Lou Denton, chairman and chief executive officer of the Philadelphia Corporation for Investment Services, recently replaced his firmzzs Credit Suisse research with Argus.
“I like the Argus reports because therezzs more meat on them than you get with S&P and Value Line, but they are not 150-page reports that are too much for our reps or our clients,” says Denton, whose firm employs 25 brokers. “With Credit Suisse research getting bad publicity there were issues. Also, they covered too many stocks; you could not keep up with it.”
Global Capital Institute
Unlike better-known independent research providers that market to the sell-side, Global Capital Institute (GCI) has provided research to asset managers, including Thomas White International, for more than 10 years. GCI founder Tom White says that in light of the global settlement, he is repackaging his research for retail audiences to compete for the so-called “settlement business.”
The research that Global Capital Institute offers today was originally designed as a proprietary model for legendary investor and money manager John Templeton. Because of this heritage, as well as an institutional focus, GCI research has a quantitative bent.
White says GCI has divided the market into 98 groups, or valuation baskets, and uses industry-specific valuation techniques. “Try to compare a food manufacturer — which expenses almost everything as it develops and sells product — to an oil company, where product development and production have a huge impact on the balance sheet. You simply cannot value the two firms using the same metrics.”
GCI conducts extensive fundamental analysis, combining hard data and a dollop of analyst intuition, to rank stocks by their two-year expected returns. Stocks with the highest expected returns relative to the others are ranked one, or a strong buy, while stocks with the lowest relative two-year expected returns are ranked 10, or most unattractive. White says the research product he is creating for retail investors in light of the global settlement will compress those rankings from one, for strong buy, to five, a strong sell.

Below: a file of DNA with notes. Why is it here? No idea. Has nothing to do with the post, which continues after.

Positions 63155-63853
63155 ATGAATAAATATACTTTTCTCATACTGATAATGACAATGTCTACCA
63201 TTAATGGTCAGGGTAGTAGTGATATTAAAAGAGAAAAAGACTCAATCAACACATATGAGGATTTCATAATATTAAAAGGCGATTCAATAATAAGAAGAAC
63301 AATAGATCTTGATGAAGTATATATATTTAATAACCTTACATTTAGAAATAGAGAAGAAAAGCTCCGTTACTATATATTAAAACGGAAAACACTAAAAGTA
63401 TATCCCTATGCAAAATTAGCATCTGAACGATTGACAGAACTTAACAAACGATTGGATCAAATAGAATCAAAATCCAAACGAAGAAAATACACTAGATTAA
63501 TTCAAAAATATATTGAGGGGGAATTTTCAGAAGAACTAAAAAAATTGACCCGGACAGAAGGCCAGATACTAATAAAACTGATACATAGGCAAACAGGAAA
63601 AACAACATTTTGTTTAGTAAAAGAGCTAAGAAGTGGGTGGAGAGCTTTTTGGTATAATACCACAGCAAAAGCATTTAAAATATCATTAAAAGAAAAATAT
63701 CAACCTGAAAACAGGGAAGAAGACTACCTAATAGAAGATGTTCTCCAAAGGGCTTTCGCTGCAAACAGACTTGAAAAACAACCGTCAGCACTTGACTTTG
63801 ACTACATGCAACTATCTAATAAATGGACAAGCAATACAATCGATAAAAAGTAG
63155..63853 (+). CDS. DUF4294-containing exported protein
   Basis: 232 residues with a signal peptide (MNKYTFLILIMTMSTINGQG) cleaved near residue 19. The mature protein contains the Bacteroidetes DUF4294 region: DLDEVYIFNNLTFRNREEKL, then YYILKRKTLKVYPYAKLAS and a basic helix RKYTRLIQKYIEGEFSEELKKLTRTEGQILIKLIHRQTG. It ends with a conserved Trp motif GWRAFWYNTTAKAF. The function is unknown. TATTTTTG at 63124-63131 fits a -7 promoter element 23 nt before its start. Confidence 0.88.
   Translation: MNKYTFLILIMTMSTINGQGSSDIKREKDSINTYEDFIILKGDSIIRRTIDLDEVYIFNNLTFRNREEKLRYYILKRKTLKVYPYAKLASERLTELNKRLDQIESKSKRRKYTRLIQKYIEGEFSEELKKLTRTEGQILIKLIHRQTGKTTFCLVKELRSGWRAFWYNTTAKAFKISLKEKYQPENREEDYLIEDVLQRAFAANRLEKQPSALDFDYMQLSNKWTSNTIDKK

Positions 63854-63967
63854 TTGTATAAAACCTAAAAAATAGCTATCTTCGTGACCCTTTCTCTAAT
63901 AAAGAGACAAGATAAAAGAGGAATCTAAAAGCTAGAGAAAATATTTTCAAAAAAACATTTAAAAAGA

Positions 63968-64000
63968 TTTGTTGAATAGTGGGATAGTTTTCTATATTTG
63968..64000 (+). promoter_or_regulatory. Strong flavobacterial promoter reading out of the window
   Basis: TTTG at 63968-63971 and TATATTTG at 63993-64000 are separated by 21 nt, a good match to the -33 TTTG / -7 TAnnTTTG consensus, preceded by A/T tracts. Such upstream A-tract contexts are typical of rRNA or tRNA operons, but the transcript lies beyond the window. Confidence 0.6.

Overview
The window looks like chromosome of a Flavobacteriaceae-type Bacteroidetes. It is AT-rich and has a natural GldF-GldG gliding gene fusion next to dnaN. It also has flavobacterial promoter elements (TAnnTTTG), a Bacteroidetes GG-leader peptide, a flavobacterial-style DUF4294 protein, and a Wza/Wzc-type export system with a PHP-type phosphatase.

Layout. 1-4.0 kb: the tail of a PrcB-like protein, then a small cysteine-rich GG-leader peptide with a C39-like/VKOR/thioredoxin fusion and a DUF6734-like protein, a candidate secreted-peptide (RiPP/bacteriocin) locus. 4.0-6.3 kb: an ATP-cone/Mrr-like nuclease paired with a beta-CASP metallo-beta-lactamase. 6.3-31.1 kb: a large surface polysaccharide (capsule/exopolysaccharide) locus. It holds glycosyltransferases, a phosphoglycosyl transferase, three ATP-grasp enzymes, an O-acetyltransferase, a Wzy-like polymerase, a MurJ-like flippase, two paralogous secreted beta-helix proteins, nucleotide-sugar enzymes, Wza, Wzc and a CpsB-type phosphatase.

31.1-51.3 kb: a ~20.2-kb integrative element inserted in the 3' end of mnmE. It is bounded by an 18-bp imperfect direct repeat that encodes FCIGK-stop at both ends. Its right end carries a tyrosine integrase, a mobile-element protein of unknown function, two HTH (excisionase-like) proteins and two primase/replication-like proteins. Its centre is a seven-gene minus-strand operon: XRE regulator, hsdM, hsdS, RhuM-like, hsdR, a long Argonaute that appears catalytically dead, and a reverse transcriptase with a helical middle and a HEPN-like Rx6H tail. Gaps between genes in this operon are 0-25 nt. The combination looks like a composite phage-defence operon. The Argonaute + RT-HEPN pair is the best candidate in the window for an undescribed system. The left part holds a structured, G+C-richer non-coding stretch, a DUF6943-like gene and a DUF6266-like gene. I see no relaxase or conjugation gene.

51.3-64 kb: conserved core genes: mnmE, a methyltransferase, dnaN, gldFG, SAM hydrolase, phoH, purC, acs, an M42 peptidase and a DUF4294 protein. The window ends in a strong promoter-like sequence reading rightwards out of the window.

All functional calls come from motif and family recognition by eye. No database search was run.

In terms of performance, GCI has proven its mettle. A composite portfolio consisting of long positions on GCI buys and short positions on its sells returned 9.33 percent over the past three years, second behind Standard & Poorzzs for firms covering more than 500 equities.
White has bundled his research with that of four other independent providers — Callard Research, Channel Trend, Columbine Capital Services and Ford Equity Research — to form a consortium called Best Independent Research LLC. All but Callard were ranked among the top seven research firms in terms of three-year performance by Investars.com, a research ranking firm.
Morningstar is trying to extend its dominant mutual fund rating franchise into equities. Catherine Odelbo, president of securities research, says that her 30 securities analysts have 500 stocks under full coverage and another 500 “ladies in waiting” that will come on line as the firm bulks up its analyst staff.
Stocks currently in the coverage universe reflect beliefs unique to Morningstar. First, the firm covers companies of interest to individual investors, not necessarily those that interest institutions. It gets input on these stocks from more than 100,000 customers who use its Web site. Second, Morningstar uses Warren Buffettzzs concept of economic “moats,” which are a set of competitive advantages that enable certain companies to keep competitors at bay while earning excess economic profits.